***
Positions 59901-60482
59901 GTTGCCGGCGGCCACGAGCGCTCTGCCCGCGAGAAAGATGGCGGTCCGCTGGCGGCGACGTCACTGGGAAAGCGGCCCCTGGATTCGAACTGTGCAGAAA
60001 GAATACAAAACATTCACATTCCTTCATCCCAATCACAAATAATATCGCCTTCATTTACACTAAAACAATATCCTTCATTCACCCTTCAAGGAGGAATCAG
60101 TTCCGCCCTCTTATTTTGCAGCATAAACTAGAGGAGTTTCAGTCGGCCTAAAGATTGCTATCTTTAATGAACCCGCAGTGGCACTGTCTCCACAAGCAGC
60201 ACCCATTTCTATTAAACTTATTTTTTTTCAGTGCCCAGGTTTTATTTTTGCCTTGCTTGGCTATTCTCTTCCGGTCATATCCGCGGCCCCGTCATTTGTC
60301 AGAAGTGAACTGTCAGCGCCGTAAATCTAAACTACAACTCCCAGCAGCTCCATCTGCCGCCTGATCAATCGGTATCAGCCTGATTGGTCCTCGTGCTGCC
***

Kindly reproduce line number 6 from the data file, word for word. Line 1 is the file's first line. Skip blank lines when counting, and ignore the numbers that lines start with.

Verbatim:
60301 AGAAGTGAACTGTCAGCGCCGTAAATCTAAACTACAACTCCCAGCAGCTCCATCTGCCGCCTGATCAATCGGTATCAGCCTGATTGGTCCTCGTGCTGCC